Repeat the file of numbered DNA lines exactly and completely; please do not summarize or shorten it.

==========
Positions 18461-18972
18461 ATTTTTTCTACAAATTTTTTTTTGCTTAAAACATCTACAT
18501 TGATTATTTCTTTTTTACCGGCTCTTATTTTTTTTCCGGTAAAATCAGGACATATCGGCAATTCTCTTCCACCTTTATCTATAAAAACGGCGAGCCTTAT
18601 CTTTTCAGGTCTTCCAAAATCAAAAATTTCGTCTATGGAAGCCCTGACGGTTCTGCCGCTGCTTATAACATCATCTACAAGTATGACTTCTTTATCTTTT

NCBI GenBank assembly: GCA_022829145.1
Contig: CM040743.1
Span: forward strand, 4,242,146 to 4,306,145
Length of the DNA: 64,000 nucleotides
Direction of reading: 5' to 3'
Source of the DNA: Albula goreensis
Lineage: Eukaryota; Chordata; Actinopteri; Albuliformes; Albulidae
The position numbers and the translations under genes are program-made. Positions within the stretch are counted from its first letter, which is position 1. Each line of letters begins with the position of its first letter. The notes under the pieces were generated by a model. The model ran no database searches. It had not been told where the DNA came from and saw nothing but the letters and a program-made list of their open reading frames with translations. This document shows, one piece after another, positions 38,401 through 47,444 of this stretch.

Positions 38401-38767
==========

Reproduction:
Positions 18461-18972
18461 ATTTTTTCTACAAATTTTTTTTTGCTTAAAACATCTACAT
18501 TGATTATTTCTTTTTTACCGGCTCTTATTTTTTTTCCGGTAAAATCAGGACATATCGGCAATTCTCTTCCACCTTTATCTATAAAAACGGCGAGCCTTAT
18601 CTTTTCAGGTCTTCCAAAATCAAAAATTTCGTCTATGGAAGCCCTGACGGTTCTGCCGCTGCTTATAACATCATCTACAAGTATGACTTCTTTATCTTTT

NCBI GenBank assembly: GCA_022829145.1
Contig: CM040743.1
Span: forward strand, 4,242,146 to 4,306,145
Length of the DNA: 64,000 nucleotides
Direction of reading: 5' to 3'
Source of the DNA: Albula goreensis
Lineage: Eukaryota; Chordata; Actinopteri; Albuliformes; Albulidae
The position numbers and the translations under genes are program-made. Positions within the stretch are counted from its first letter, which is position 1. Each line of letters begins with the position of its first letter. The notes under the pieces were generated by a model. The model ran no database searches. It had not been told where the DNA came from and saw nothing but the letters and a program-made list of their open reading frames with translations. This document shows, one piece after another, positions 38,401 through 47,444 of this stretch.

Positions 38401-38767